And that’s just how the title came up. We were sitting around one day having ideas and thinking, “Yeah, let’s do it. Let’s make it happen!”
Interviewer: How do you foresee opportunities for talented actors like yourself in the entertainment industry today?
We have a long way to go but it’s getting better. The more we can see faces of color and more women in leading roles, it will change the landscape and people’s perception because, at the end of the day, all I’m fighting is someone’s perception.
Women, Latinos, Asians, Indians in this industry are fighting people’s perceptions. The face of who we are fighting has always looked the same. And because they’ve controlled the gate for so long, we’ve had to continue this fight and continue this struggle.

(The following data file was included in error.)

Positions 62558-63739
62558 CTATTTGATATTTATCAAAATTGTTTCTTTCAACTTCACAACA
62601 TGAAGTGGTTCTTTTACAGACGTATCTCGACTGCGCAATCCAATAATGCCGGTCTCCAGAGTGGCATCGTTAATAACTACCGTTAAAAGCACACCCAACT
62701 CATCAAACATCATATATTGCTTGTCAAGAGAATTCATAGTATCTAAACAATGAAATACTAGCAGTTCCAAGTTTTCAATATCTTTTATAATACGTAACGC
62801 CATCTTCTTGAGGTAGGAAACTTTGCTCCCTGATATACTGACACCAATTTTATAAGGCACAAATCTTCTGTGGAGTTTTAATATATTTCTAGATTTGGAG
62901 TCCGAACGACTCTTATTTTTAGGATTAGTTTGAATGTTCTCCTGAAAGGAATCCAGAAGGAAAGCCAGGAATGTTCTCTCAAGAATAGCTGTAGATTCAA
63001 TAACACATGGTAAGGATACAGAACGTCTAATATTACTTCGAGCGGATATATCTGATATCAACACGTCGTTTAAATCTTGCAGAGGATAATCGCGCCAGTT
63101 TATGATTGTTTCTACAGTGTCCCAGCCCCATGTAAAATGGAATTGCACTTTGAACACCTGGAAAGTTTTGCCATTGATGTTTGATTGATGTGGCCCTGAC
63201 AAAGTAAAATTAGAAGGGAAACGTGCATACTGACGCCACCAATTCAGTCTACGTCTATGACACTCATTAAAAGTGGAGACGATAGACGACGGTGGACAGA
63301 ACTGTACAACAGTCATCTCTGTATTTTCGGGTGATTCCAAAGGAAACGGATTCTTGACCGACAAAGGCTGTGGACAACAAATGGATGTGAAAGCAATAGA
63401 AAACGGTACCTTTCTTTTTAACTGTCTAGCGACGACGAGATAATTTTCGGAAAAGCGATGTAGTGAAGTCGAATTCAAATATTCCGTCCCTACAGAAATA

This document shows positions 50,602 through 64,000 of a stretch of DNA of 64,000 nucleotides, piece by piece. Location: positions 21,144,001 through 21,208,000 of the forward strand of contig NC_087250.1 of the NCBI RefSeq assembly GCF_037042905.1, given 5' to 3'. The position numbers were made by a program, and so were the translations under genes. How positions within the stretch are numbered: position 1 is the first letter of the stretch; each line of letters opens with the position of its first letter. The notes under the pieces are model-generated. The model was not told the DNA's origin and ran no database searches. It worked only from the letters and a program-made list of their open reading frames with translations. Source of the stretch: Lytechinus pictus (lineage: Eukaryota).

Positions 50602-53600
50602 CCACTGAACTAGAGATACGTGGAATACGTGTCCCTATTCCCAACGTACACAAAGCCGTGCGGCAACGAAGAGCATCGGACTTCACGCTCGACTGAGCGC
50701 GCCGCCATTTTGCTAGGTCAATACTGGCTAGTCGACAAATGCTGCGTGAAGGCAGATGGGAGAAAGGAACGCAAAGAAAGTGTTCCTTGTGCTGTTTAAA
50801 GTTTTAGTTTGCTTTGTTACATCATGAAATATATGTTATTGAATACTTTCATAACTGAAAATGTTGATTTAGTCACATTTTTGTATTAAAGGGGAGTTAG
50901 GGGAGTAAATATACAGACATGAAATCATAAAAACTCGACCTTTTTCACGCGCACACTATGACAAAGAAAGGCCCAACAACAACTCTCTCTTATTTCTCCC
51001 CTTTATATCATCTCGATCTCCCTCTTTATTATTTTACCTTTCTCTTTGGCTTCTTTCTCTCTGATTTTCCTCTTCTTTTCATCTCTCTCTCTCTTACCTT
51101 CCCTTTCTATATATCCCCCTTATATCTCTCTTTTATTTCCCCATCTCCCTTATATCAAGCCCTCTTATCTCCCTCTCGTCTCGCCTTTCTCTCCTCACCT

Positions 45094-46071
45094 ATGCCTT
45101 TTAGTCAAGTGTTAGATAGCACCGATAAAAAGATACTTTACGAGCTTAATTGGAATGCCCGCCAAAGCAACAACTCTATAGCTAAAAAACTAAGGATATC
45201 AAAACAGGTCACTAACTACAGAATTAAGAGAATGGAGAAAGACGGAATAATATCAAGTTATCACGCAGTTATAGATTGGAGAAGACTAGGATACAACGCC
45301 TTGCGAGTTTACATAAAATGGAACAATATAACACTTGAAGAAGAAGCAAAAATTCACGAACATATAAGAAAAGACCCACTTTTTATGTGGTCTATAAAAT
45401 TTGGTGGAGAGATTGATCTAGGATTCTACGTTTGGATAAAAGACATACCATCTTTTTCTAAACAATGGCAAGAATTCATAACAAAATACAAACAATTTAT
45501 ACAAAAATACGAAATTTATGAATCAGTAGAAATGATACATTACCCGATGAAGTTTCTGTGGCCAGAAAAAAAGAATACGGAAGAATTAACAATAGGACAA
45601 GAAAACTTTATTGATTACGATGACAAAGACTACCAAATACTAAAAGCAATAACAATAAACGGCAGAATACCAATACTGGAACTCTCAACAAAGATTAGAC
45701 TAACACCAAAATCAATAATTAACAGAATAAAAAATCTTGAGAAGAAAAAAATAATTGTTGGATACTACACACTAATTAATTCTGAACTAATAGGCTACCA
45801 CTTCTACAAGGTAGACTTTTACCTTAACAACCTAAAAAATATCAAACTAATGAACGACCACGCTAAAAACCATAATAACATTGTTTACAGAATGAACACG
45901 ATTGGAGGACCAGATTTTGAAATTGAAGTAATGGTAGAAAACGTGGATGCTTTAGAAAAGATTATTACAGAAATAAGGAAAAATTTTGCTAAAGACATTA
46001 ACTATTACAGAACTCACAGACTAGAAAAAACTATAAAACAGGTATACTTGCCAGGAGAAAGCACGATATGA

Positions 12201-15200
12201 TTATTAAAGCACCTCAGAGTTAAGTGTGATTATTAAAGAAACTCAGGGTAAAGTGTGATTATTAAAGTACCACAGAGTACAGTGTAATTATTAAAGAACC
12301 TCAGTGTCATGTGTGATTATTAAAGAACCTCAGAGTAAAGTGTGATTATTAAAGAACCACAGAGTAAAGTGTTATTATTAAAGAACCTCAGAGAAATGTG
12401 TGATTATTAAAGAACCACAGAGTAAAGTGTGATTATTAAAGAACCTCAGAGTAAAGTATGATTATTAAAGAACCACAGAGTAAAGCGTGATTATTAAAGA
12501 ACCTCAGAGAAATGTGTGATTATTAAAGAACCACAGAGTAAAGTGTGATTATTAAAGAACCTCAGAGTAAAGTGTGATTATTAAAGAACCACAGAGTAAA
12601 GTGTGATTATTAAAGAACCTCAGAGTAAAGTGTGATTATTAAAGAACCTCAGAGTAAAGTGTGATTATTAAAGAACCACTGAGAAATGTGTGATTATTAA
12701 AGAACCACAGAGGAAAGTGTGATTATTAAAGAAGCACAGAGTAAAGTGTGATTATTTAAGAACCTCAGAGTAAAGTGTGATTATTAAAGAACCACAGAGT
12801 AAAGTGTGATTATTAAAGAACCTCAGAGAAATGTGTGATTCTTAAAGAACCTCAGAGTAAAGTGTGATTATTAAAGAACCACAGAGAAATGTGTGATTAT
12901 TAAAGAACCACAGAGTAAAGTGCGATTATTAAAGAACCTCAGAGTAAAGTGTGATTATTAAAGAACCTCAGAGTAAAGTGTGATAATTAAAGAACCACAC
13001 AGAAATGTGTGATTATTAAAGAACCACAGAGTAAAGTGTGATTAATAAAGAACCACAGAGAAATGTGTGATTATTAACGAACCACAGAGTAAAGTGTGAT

When you look around today, we aren’t there yet, but it’s getting better. I hope that trend continues and it’s a call for everyone who looks like me, every woman, people of different races and cultures to start to create more content.
Interviewer: Many new talents are coming up with diverse and extraordinary projects. How does a script have to make you feel for you to be awed when you read it for the first time?
When I’m looking at it, it’s the story as a whole I’m looking at before any characters I’m trying to connect with. I want to be moved by the story, to see exactly what that story is trying to say.
I don’t mind reading something that’s been done before, because everything has been done before. But it’s how you are telling that story and shaping the story that matters.
if I’m looking at a character, I look for something that gives me the opportunity to just show the range and show that I can humanize that role, or maybe something that is so out there and out of the box that you would never expect someone who looks like me to be playing that role.
Sometimes the weirder the better and other times the more heart that the story has is better. I look for something that will move me and make me think.
Adopted from The Hedonist